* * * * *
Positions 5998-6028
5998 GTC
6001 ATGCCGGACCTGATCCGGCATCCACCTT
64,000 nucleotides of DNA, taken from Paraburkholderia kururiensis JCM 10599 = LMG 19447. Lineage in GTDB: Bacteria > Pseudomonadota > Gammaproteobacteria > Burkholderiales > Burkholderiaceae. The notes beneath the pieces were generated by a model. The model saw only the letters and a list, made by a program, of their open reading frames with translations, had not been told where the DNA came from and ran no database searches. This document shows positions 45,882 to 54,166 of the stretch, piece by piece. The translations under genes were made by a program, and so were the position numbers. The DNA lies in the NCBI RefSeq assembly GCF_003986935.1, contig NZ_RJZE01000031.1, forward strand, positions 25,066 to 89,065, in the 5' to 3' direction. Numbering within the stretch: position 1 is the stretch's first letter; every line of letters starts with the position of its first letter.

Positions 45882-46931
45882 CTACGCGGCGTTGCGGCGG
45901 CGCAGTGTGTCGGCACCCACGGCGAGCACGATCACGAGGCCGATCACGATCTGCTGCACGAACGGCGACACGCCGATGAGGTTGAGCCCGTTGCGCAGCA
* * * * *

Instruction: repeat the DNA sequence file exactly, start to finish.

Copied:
Positions 5998-6028
5998 GTC
6001 ATGCCGGACCTGATCCGGCATCCACCTT
64,000 nucleotides of DNA, taken from Paraburkholderia kururiensis JCM 10599 = LMG 19447. Lineage in GTDB: Bacteria > Pseudomonadota > Gammaproteobacteria > Burkholderiales > Burkholderiaceae. The notes beneath the pieces were generated by a model. The model saw only the letters and a list, made by a program, of their open reading frames with translations, had not been told where the DNA came from and ran no database searches. This document shows positions 45,882 to 54,166 of the stretch, piece by piece. The translations under genes were made by a program, and so were the position numbers. The DNA lies in the NCBI RefSeq assembly GCF_003986935.1, contig NZ_RJZE01000031.1, forward strand, positions 25,066 to 89,065, in the 5' to 3' direction. Numbering within the stretch: position 1 is the stretch's first letter; every line of letters starts with the position of its first letter.

Positions 45882-46931
45882 CTACGCGGCGTTGCGGCGG
45901 CGCAGTGTGTCGGCACCCACGGCGAGCACGATCACGAGGCCGATCACGATCTGCTGCACGAACGGCGACACGCCGATGAGGTTGAGCCCGTTGCGCAGCA